‘The two proudest days of my life have been the one when I got my key, having passed out as a driver: and the other is the first day of this conference when such trust was placed in me.

‘Although I’ve been our branch chair for ten years this was very different. I know all the drivers at Brighton, for one thing. But strangely, and I don’t know why, it wasn’t alarming. It was rewarding and enriching. It’s a fulfilling role. ‘Perhaps it was because I had to concentrate completely for a week, something I suppose

every train drivers learns to do. And I felt more involved in the debates, maybe because, facing them, I could see all the faces, reflecting how they were feeling.

‘Peter Dodgson chaired my first conference and I never forgot the example of his calm and precise manner.’ Ivan, who joined BR at Waterloo in 1984, transferred to Brighton six years later and became an ASLEF rep the year he passed as a driver.

‘I’ve always had a great interest in the union’s history,’ he says. ‘ Now, in a small way, I have become apart of it.'

Extracted from

The Loco Journal

July 2011

 Ivan gets to be the man with the gavel!



 Left~Right: Alan Donnely (E.C. President) Ivan Wilson (Chair) & Keith Norman (G.S.)

 Brighton delegate Ivan Wilson chairs the 2011 A.A.D. becoming the second ASLEF delgate from Brighton Branch(es) to chair A.A.D.




 AUGUST 2011

Brighton makes history at the Railway Club 

 Back row Left - Right: John White, Maurice Hunter, Ivan Wilson, Mick Hawkins, Simon Weller, 

Paul Edwards, Marz Colombini & Spike Jones

Jackie Sanders (Littlehampton Branch), Bob Attwood & Bill MacKenzie



 The draft design of the120th anniversary badge designed by Mark Johnson. 


On Tuesday 17th May Brighton ASLEF Branch held its first Drivers reunion at the Brighton Railway Club. This reunion was also open to any ASLEF members connected to other Depots that operated in Sussex in the Central Division of the Southern Region.

The idea behind the Reunion came from the Brighton branch website “Brighton Motive Power Depots” which aims to record the history of members since the Branch opened in 1891.

An enjoyable day took place with over 150 retired and active Drivers in attendance. Some had travelled from as far away as Edinburgh and Penzance! Many retired members renewed friendships with members they had not seen since retiring as long as 20 years ago.

Marz Colombini, EC Member District No1 and National Organiser Simon Weller (Brighton Branch member) were also present. Simon Weller presented 40 year membership badges to Retired Drivers Bob “Jetlag” Atwood and Maurice “Dougal” Hunter and 50 year membership Medallions to retired Drivers Mick Hawkins, Bill “Spike” Jones, Bill Mackenzie, John “Chalky” White and Jack Sanders.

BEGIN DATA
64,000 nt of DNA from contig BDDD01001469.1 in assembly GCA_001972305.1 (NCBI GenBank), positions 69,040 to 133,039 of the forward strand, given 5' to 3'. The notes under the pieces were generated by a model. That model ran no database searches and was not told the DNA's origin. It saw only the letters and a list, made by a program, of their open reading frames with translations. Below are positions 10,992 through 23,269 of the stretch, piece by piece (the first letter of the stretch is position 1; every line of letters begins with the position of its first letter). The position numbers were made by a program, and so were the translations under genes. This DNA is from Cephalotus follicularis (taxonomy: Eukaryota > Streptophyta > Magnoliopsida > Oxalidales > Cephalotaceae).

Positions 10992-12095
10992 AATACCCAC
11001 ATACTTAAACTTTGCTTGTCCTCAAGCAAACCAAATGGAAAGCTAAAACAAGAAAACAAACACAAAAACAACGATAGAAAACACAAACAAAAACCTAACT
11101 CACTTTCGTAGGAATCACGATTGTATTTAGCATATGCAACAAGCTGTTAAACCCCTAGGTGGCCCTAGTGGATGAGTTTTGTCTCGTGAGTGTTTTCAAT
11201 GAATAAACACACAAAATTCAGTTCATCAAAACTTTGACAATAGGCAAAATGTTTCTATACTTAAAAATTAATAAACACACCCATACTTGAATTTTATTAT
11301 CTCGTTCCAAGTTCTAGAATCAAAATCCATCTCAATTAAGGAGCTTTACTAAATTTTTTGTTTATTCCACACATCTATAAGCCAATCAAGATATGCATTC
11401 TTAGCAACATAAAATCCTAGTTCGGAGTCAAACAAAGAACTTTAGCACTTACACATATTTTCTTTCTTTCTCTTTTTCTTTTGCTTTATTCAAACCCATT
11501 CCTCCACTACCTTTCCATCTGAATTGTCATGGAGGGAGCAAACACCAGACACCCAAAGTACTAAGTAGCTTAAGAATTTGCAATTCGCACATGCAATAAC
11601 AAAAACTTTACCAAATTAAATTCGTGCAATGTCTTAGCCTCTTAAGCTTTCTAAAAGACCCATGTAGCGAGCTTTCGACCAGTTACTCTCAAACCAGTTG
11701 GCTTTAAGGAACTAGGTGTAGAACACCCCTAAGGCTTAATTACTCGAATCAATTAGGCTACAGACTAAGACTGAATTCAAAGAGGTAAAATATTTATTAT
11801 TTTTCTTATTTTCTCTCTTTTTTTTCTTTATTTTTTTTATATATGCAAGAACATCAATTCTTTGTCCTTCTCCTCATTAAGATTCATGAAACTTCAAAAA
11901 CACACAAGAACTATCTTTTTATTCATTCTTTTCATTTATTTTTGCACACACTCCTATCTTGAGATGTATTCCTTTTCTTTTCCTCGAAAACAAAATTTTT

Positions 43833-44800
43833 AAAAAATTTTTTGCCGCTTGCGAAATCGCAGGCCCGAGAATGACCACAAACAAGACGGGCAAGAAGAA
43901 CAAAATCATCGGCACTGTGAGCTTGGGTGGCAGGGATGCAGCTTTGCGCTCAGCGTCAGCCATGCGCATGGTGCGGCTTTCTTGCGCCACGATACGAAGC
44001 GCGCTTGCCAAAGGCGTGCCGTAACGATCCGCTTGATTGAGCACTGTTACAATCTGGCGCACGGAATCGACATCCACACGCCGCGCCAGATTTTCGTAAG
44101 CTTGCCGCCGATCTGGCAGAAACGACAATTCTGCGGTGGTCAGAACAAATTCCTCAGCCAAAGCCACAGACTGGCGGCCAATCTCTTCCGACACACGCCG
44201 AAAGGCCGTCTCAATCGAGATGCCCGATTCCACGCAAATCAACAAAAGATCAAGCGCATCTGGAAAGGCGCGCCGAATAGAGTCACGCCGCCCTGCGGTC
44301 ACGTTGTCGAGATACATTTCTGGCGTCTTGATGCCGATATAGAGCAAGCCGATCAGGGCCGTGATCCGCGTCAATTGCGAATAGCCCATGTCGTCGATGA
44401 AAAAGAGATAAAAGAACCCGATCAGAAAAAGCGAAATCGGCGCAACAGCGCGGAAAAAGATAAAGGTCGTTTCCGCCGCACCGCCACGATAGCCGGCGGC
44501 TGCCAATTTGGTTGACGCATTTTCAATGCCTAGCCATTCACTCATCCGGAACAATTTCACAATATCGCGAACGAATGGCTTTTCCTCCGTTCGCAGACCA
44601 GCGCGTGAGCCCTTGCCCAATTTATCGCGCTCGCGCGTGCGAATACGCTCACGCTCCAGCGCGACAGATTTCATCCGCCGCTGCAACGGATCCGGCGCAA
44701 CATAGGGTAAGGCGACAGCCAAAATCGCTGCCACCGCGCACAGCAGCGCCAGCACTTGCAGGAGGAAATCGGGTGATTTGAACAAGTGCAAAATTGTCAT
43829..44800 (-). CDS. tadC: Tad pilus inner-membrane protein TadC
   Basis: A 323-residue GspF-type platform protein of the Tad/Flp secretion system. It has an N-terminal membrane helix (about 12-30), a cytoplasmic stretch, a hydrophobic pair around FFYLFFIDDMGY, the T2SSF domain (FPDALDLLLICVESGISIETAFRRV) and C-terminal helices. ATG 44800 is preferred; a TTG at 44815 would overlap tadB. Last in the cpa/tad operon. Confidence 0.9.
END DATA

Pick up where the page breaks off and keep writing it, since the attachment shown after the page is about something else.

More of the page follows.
Both Mick Hawkins and Bill Mackenzie having served as L.D.C. representatives of ASLEF Brighton Branch over many years .

I would like to thank the Railway Club for providing the Buffet and for making the afternoon and evening pass all too quickly

Ivan Wilson


Brighton Branch






Low hall, high standards

THROUGH the medium of the Journal I would like to say a few words about the RMS weekend forum at Scalby, Yorkshire from 11 November to 13 November. It was totally worth every minute spent there. The venue was superb, the organisation was great and the company was second to none.

To spend the weekend with a gang of true united trade union brothers and dedicated socialists whose purpose in life is to make our world a better place is not only a pleasure, but a privilege. I really look forward to being invited to attend next year. The speeches and debates with our EC President, an LGBT representative , the TUC

Regional Secretary for Yorkshire and Humber, Doncaster Central MP, Chief Whip for the Labour Party and EC member Tosh McDonald were not only interesting but also very informative.

The RMS Forum and the work of the RMS Committee is all funded in-house, so they have set up the 500 Club to help with finances.

Please support this worthwhile section of your union by joining the 500 Club. There are members at the age of 93 marching the streets campaigning and electioneering on your behalf - so please get behind them and keep them going.

Spike Jones

Retired Member




 MAY 2012


Brighton recognition for three 

leading lights 


At the Brighton Branch meeting, presentations of long service badges were made by our Branch Chair Steven Chatfield to David Eaton (10 years), Paul Horan (25 years) and Simon Weller (now the union's National Organiser) also 25 years' membership.

On behalf of all our branch members, I would loke to congratulate them on their awards and thank them for all the hard work they do for the Brighton Branch.

Mark Johnson, Secretary, Brighton Branch 

 A decade of membership for Dave Eaton


 It's a change of role National Organiser Simon Weller as he is presented with an award - his 25 year badge

Paul Horan Receives his 25 year badge.


All presentations made by Branch Chairman Steve Chattfield 



MAY 2012

A.S.L.E.F.'s Branch Secretary Course 2012




Back Row 3rd from the Right

Sean Roberts Branch Vice Chairman




JULY 2012

ASLEF in Brighton took the opportunity of the May branch reunion to present a gift to former Branch Chair Ivan Wilson. National Organiser Simon Weller made the